Ankle Replacement (Arthroplasty)
Other Popular Names
- Ankle Arthroplasty
Who does it affect?
Ankle replacement is most often recommended for patients with:
- Advanced arthritis of the ankle
- Destroyed ankle joint surfaces
- An ankle condition that interferes with daily activities
What is Total Ankle Replacement?
In arthroplasty, the damaged ankle joint is replaced with an artificial implant (prosthesis).
Over the last 10 years ankle arthroplasty has been growing in popularity as the implants available for replacement have improved. Current studies indicate about a 90 percent patient satisfaction rate in the first four years after surgery.
In addition to providing pain relief from arthritis and destroyed joint surfaces, ankle replacements offer patients better mobility and movement compared to fusion. By allowing motion at the formerly arthritic joint, less stress is transferred to the adjacent joints. Less stress results in reduced occurance of adjacent joint arthritis.
As in any joint replacement surgery, the ankle implant may loosen over the years or fail. If the implant failure is severe, revision surgery may be necessary.
Implants used in Ankle Replacement Surgery:
The skin incision will be primarily in the front of the ankle with smaller incisions on the outside.
The foot bone is replaced with a smooth metal surface and a high-density polyethylene (plastic).
The patient will wake up from surgery in a dressing that is hard in the back and soft in the front which will protect the foot and ankle and allow swelling.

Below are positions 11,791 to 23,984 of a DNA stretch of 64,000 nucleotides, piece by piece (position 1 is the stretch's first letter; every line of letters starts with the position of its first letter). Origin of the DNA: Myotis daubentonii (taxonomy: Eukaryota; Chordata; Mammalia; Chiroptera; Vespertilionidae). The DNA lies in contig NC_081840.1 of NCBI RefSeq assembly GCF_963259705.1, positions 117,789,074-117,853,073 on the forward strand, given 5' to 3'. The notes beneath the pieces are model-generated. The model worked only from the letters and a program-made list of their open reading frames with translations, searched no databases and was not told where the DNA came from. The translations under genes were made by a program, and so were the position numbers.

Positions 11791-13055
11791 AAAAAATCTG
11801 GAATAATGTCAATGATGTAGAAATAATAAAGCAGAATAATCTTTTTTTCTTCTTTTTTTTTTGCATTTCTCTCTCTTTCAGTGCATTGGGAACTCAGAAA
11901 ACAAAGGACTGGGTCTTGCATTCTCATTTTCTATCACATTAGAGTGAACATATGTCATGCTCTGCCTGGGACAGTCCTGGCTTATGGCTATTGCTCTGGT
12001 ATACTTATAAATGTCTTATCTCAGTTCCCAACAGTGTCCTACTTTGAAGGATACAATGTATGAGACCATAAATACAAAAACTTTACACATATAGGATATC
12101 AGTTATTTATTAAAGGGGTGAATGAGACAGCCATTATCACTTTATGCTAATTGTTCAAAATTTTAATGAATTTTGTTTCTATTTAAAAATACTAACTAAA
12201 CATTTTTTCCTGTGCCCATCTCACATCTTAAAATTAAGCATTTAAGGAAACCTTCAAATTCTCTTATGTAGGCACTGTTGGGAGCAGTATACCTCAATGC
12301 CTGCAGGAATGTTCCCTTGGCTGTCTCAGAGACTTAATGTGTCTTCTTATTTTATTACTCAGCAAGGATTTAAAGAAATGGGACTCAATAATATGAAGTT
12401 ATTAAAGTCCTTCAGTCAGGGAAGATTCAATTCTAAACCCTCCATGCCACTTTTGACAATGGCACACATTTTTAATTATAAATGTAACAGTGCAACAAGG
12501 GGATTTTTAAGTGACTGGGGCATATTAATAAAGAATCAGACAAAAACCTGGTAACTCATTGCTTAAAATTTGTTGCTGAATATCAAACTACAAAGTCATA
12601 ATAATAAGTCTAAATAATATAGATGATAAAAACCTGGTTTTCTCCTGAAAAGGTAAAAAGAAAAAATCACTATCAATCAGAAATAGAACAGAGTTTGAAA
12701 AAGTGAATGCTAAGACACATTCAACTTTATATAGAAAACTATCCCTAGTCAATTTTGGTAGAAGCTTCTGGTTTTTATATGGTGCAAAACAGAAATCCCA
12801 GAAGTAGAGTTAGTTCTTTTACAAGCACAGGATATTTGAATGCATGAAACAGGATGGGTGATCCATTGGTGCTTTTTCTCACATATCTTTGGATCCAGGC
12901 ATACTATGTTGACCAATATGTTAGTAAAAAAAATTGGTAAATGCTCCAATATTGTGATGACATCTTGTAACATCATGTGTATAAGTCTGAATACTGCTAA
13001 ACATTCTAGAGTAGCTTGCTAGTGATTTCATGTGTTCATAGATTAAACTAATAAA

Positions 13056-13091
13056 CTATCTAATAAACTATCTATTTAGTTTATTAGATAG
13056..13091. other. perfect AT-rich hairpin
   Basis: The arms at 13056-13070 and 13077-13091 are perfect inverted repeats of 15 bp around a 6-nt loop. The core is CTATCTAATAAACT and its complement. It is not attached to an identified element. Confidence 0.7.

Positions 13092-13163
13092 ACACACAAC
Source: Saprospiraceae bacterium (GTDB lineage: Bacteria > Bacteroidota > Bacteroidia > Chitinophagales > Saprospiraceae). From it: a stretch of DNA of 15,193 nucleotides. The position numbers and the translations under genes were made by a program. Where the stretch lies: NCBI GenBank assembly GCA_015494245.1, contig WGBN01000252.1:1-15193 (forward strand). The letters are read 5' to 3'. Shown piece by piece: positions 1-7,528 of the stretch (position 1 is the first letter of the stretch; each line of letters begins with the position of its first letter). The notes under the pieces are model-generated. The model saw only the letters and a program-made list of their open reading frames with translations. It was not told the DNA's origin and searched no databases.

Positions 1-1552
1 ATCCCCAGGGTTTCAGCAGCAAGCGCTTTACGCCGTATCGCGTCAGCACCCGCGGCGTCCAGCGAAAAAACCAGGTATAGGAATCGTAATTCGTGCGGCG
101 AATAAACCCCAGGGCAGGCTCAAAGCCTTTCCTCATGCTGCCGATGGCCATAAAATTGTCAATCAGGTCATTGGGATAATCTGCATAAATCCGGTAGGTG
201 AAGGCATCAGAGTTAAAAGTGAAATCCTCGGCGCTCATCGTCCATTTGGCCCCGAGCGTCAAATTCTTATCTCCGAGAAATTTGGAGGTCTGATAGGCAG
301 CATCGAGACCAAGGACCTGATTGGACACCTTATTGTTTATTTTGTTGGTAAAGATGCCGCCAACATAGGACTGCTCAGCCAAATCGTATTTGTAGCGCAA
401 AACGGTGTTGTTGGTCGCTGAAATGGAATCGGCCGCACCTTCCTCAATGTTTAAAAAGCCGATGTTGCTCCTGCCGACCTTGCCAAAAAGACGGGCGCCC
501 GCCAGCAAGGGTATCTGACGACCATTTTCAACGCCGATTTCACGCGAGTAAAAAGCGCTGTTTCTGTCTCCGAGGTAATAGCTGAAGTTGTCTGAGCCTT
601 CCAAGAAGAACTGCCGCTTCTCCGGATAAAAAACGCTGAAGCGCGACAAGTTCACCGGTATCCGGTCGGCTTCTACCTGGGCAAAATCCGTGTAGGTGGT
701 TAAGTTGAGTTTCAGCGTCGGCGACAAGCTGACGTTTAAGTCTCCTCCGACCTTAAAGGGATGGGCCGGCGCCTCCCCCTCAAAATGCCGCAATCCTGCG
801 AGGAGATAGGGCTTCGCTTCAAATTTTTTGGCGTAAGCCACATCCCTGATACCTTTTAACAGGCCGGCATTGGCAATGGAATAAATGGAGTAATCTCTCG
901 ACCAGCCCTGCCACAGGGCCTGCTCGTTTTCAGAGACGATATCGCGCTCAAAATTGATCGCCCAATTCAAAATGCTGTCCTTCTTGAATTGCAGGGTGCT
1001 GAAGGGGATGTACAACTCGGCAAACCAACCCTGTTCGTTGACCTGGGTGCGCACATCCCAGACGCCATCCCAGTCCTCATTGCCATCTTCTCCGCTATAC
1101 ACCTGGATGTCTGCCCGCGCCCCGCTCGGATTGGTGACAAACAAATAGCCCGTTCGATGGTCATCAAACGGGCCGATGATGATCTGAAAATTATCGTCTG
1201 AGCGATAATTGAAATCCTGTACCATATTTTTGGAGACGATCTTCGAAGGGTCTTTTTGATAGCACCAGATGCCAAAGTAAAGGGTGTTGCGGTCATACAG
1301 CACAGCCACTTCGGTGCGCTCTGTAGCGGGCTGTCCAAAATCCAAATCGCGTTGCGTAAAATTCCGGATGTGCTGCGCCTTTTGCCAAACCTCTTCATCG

Length of the surgery:
The surgery itself takes approximately two and a half hours.
Patients are given a combination of intravenous and oral narcotics to control the pain postoperatively. If a patient has the surgery under a block the leg may remain numb for six to 18 hours after surgery.
Foot and ankle surgery can be painful. Pain relievers in the hospital and for a time period after being released from the hospital may help.
It is important to keep your foot elevated above the level of your heart for one to two weeks following surgery.
Your consultant may recommend physical therapy for several months to help you regain strength in your foot or ankle and to restore range of motion. Ordinary daily activities usually can be resumed in three to four months. You may need special shoes or braces.
In most cases, surgery relieves pain and makes it easier to perform daily activities. Full recovery takes four to nine months, depending on the severity of your condition before surgery, and the complexity of your procedure.
The vast majority of these surgical procedures move forward without risk.
However, risks include, but are not limited to:
- Injury to nerve or blood vessels
- Fracture of the bone
- Failure of the bone to heal to the ankle replacement
- Failure of the bones to heal together
- Wound problems
- Blood clots
There are also rare cases of pain syndromes reported from any foot ankle hand or arm surgery. There are also risks of anesthesia, which you should discuss with the anesthesia team.